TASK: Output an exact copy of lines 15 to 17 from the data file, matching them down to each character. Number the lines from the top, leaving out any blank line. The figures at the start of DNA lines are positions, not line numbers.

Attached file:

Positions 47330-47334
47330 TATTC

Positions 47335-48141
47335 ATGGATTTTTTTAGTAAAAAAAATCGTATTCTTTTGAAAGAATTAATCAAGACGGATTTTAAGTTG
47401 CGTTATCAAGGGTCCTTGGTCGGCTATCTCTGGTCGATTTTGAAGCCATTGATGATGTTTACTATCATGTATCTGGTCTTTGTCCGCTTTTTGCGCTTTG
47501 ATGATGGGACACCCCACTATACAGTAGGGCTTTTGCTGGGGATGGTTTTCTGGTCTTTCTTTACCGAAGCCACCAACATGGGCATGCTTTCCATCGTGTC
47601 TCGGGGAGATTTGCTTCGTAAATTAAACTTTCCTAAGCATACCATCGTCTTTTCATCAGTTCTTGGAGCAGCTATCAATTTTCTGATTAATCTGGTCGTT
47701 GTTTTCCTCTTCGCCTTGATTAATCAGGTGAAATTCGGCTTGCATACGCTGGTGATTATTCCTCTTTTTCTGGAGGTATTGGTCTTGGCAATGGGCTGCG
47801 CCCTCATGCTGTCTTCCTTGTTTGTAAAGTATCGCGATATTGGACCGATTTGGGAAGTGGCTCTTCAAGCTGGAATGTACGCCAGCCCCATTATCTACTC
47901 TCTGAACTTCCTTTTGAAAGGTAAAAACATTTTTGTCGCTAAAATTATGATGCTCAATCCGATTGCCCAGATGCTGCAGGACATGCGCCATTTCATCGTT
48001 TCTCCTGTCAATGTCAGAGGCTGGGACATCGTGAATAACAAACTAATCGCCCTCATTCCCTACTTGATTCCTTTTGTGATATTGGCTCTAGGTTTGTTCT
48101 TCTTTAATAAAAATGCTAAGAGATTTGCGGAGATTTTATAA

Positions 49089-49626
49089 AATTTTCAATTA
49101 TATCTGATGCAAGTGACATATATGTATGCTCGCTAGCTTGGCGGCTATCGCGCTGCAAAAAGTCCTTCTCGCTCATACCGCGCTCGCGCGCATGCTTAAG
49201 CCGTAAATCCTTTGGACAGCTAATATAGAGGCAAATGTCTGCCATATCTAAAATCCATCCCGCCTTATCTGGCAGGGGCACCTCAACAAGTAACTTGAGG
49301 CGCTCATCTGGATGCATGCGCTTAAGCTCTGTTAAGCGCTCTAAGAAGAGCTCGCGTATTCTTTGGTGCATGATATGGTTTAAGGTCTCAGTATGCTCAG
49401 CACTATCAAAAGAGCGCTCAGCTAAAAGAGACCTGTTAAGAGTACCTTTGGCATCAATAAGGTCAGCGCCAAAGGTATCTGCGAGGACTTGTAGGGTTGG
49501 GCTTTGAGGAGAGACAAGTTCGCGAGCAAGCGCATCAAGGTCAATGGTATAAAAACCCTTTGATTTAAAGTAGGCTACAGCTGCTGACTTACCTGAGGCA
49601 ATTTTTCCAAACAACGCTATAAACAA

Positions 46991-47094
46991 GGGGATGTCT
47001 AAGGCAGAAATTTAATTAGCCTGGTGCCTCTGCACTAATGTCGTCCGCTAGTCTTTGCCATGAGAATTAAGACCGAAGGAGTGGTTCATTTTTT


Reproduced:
49101 TATCTGATGCAAGTGACATATATGTATGCTCGCTAGCTTGGCGGCTATCGCGCTGCAAAAAGTCCTTCTCGCTCATACCGCGCTCGCGCGCATGCTTAAG
49201 CCGTAAATCCTTTGGACAGCTAATATAGAGGCAAATGTCTGCCATATCTAAAATCCATCCCGCCTTATCTGGCAGGGGCACCTCAACAAGTAACTTGAGG
49301 CGCTCATCTGGATGCATGCGCTTAAGCTCTGTTAAGCGCTCTAAGAAGAGCTCGCGTATTCTTTGGTGCATGATATGGTTTAAGGTCTCAGTATGCTCAG